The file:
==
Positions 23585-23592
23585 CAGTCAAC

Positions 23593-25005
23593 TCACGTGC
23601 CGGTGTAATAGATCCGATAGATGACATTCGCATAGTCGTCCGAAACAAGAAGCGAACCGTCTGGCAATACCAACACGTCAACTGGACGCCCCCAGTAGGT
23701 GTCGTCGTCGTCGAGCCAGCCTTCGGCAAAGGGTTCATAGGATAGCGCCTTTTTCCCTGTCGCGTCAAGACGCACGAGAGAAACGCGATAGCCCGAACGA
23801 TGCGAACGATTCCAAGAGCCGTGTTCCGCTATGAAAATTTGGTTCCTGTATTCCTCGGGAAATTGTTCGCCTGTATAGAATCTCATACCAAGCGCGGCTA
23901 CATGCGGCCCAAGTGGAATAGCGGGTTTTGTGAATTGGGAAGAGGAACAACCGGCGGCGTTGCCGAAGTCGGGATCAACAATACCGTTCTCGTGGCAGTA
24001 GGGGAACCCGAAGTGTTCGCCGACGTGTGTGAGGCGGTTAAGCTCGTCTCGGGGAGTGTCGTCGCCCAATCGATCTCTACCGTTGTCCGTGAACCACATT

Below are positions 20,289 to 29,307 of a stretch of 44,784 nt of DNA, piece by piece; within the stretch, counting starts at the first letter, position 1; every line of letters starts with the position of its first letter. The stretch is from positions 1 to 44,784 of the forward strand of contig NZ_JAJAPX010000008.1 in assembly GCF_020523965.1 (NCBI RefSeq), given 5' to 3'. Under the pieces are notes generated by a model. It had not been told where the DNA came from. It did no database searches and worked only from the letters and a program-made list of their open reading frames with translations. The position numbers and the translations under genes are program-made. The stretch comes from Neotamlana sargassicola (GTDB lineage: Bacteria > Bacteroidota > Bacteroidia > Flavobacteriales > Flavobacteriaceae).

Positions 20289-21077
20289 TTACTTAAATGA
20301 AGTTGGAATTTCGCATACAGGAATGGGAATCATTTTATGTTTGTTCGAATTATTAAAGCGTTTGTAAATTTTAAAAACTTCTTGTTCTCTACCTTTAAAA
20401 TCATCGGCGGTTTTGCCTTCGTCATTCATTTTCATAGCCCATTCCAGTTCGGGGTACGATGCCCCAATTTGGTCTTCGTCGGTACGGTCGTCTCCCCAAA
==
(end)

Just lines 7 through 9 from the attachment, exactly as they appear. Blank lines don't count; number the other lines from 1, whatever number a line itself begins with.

23801 TGCGAACGATTCCAAGAGCCGTGTTCCGCTATGAAAATTTGGTTCCTGTATTCCTCGGGAAATTGTTCGCCTGTATAGAATCTCATACCAAGCGCGGCTA
23901 CATGCGGCCCAAGTGGAATAGCGGGTTTTGTGAATTGGGAAGAGGAACAACCGGCGGCGTTGCCGAAGTCGGGATCAACAATACCGTTCTCGTGGCAGTA
24001 GGGGAACCCGAAGTGTTCGCCGACGTGTGTGAGGCGGTTAAGCTCGTCTCGGGGAGTGTCGTCGCCCAATCGATCTCTACCGTTGTCCGTGAACCACATT